Ochre has opened within the National Gallery in London. Local studio Red Deer looked to works found throughout the art museum to inform the restaurant’s interiors, including the structure and palette of the space. Most notably, the eatery’s namesake—a pigment found within rocks and soil—steered the rich, textural design.
“It was always going to be a plush space because the building itself is so beautiful and its proportions are so iconic. It just lends itself to these grand indulgent fittings,” says Red Deer cofounder and lead architect and designer Lucas Che Tizarrd. “We imagined this restaurant space to be like an artist’s home—warm, homely, and relaxing and I think the design of Ochre definitely reflects this.”
Located on the ground floor of the National Gallery, Ochre immerses guests in an earthy palette of burnt orange, yellow, and browns. Velvet, boucle, and embroidered textiles infuse the double-height interior, which is illuminated by abundant natural light and oversized chandeliers, with a sumptuous quality.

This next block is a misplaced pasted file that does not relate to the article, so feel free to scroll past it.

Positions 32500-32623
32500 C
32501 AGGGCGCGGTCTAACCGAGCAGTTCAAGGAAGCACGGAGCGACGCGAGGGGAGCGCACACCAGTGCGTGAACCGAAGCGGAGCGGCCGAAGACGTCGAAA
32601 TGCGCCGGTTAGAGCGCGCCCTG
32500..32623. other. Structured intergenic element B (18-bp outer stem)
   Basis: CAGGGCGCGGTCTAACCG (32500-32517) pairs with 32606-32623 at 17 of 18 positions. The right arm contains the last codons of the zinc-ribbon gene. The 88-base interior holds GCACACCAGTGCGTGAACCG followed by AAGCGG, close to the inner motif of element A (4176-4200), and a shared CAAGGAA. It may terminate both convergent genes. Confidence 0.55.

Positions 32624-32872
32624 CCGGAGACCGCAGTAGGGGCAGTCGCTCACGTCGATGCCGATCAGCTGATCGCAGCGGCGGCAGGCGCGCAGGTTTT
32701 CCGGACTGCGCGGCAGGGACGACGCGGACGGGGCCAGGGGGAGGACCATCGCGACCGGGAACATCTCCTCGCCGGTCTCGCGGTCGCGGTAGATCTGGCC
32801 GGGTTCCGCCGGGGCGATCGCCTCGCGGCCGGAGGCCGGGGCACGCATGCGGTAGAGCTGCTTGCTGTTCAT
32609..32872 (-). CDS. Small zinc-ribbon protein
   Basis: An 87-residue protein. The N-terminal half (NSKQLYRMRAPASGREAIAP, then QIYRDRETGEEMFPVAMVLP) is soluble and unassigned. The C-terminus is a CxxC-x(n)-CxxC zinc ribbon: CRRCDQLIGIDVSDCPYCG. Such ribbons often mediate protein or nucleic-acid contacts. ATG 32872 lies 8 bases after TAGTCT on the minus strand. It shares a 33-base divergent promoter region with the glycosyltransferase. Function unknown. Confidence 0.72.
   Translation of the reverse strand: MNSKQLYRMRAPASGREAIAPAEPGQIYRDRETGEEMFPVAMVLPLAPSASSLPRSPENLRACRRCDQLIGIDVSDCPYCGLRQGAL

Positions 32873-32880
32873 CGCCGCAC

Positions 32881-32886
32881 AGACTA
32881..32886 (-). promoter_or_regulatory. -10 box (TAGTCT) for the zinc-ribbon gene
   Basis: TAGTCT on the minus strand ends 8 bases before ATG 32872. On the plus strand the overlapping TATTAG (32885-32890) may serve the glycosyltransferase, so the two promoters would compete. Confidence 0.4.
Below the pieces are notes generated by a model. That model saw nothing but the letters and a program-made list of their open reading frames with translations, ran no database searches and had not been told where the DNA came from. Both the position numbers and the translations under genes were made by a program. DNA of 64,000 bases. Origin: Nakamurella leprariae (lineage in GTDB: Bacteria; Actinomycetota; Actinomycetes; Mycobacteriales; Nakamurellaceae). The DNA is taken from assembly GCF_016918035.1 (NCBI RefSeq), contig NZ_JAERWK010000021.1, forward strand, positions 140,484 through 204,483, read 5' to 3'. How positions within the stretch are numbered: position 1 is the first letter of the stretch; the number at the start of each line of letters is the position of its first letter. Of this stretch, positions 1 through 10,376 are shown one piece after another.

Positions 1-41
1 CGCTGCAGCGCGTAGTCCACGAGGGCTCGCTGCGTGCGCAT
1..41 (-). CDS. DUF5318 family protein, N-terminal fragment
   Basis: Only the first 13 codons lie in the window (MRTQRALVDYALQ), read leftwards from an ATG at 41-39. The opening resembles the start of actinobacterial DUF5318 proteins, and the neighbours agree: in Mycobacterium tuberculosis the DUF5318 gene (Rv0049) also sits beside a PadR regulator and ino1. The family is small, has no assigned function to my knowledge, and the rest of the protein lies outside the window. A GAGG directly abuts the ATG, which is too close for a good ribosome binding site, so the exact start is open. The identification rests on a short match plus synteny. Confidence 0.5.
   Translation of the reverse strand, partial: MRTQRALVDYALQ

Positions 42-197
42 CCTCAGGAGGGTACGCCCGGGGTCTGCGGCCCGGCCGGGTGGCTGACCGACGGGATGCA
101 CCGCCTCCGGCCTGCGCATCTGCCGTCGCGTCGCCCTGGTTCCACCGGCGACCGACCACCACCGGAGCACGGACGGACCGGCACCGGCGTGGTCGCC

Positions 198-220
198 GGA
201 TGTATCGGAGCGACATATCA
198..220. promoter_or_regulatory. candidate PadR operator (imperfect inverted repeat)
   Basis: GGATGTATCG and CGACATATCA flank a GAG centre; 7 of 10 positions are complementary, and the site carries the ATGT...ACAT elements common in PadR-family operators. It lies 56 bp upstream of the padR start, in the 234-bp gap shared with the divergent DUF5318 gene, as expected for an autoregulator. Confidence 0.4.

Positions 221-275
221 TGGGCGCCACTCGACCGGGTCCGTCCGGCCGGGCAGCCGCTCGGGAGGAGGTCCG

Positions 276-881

Original architectural focal points, including wall panels and moldings, remain intact and are accentuated by more modern interventions. Reminiscent of a brushstroke, contemporary banquettes—upcycled from furniture found onsite—zigzag across the core of the restaurant to partition the bar and dining room, while wooden barstools echo a painter’s palette. “Not only was it fun to do this, but it made sense from an environmental and cost perspective,” Tizard adds.